Wendy stood to one side while pulling the handcart, as though her husband still might join her on his side of the cart. She turned down offers, even from the Wilson boys, to help her pull the handcart. She did not want anyone in his spot. It was silly, but a week was still too soon.

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Zombie-In-Laws

by T. Gene Davis

Patrick parked near his in-law’s graves. The sunset was nearly finished, and the graveyard was appropriately dark. He flashed Lilly a glittering rockstar grin—clearly visible despite the coming gloom.

“About my allowance,” he began an old discussion, keeping the grin while talking. He somehow avoided looking like he was gritting his teeth.

“Not now,” Lilly interrupted opening her car door.

“No,” Patrick grabbed Lilly’s wrist. “I need more for my research.”

“No.” Lilly pulled away but he held her wrist, bruising her again. She struggled, finally getting out of the door, pulling him half way out her car door in the process. She stomped off into the grass and granite, listening for him behind her, but not looking back.

She stopped in sight of her parents’ graves. The soil was piled to one side and the fresh sod pushed to the other side. One of Patrick’s devices stood at the head of each grave. Lilly pivoted on one foot, looking back at Patrick and the car, both hidden in the dark.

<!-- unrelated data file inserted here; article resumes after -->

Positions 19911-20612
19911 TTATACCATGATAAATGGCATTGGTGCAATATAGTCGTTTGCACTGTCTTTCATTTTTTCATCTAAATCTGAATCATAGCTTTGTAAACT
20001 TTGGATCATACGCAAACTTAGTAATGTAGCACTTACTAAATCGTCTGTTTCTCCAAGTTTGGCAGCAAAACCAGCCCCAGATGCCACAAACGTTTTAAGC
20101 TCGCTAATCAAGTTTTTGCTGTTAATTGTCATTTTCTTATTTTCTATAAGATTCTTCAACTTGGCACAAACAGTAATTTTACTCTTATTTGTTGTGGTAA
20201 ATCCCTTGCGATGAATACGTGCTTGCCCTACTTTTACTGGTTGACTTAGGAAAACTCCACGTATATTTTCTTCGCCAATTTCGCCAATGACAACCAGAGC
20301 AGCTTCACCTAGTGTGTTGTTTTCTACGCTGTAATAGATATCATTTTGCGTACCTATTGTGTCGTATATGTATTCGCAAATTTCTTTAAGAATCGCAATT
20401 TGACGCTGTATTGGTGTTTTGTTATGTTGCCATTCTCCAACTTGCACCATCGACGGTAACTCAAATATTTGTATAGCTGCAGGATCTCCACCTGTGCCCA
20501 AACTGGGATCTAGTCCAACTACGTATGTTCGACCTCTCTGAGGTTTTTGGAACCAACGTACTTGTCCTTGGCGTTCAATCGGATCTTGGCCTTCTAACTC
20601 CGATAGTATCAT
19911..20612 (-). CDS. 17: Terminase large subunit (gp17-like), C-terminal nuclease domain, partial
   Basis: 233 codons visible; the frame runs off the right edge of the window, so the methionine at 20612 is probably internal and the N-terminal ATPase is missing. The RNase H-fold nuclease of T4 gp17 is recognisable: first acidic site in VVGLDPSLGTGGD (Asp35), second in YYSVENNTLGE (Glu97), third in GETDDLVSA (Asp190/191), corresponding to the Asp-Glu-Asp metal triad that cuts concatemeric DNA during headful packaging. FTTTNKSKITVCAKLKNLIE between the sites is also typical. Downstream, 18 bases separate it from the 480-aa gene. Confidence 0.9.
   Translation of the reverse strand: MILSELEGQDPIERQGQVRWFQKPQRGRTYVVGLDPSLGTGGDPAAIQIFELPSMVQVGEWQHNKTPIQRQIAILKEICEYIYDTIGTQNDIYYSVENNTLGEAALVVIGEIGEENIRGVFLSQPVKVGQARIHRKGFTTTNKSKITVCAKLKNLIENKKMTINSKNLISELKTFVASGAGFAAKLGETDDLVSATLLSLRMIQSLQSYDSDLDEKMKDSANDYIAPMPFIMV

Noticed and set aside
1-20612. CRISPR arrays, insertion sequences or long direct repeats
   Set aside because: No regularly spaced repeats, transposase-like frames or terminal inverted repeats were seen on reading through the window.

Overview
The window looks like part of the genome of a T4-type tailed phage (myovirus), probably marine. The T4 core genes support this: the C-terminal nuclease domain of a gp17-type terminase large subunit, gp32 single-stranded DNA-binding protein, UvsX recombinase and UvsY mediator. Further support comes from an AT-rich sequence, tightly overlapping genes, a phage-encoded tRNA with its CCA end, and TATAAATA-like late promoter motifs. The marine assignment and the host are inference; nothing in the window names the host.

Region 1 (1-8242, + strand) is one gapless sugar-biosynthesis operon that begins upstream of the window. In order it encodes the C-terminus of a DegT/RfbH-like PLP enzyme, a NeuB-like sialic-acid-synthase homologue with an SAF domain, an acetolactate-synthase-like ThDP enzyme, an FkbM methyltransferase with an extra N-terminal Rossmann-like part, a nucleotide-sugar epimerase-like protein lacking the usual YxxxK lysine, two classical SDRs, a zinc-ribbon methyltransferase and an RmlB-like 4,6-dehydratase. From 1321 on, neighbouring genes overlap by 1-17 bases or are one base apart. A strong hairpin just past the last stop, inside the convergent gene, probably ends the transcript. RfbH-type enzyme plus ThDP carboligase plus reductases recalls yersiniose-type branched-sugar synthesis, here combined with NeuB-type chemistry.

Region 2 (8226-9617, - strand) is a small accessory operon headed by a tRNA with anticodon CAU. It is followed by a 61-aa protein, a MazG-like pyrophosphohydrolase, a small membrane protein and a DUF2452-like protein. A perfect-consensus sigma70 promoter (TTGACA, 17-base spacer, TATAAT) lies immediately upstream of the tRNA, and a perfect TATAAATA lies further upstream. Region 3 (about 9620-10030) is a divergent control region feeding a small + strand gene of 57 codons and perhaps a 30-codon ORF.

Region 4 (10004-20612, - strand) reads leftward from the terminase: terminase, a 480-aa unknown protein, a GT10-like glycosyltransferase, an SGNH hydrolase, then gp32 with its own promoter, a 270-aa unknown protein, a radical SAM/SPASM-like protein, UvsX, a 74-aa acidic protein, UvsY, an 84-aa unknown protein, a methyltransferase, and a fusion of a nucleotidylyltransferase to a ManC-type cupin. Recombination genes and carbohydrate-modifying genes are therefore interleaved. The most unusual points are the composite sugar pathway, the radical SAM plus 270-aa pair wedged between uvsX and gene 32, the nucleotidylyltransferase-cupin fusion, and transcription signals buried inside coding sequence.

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Lacus Glass Flats

by T. Gene Davis

His irregular blood pump sped up in reaction to the silence. Wind should have filled the sails. Instead, they hung limp—dead. With no wind in the sails, Allen sat perfectly parallel to the cutter’s mast. Green pre-dawn starlight glinted off the reflective surface of the glass flats surrounding him and the cutter. Pre-dawn calm on the Lacus Glass Flats meant death. The cutter’s long skates made no “skitting” sound, completing the terrifying silence.

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Intervention

by T. Gene Davis

Most parents impose on their grown children by asking them to run to the store and buy green beans at a quarter past midnight. The dutiful adult child having just begun a restful doze is awakened by the cell they did not dare turn off, and the request is made among reminders of how much labor the parent suffered on the child’s behalf.

My father puts all these parental units to shame. You see, he’s been a widower for years, and feels the need to make up for the missing parent’s requests. So, when he makes a request it isn’t by vocalization but by outrageous, though terse, 140 character commands.

“Matt joined the crew of a space liner. Go get your brother back.” My father’s text implied the unwritten, “Or, don’t come back, either.” So here I stood, facing this close-to-light ship floating in the bay along side normal sea freighters wondering how I’d find Matt on a ship that size.

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Fiddler’s Tale

by T. Gene Davis

Ivy clung to thick stone walls surrounding the cottage entry. Shade from the castle’s high turreted tower gave some relief from the summer sun. An herb patch rested to the left of the entry providing a scent to the thick muggy air. Smoke curled from the cobblestone chimney defying the summer morning’s warmth.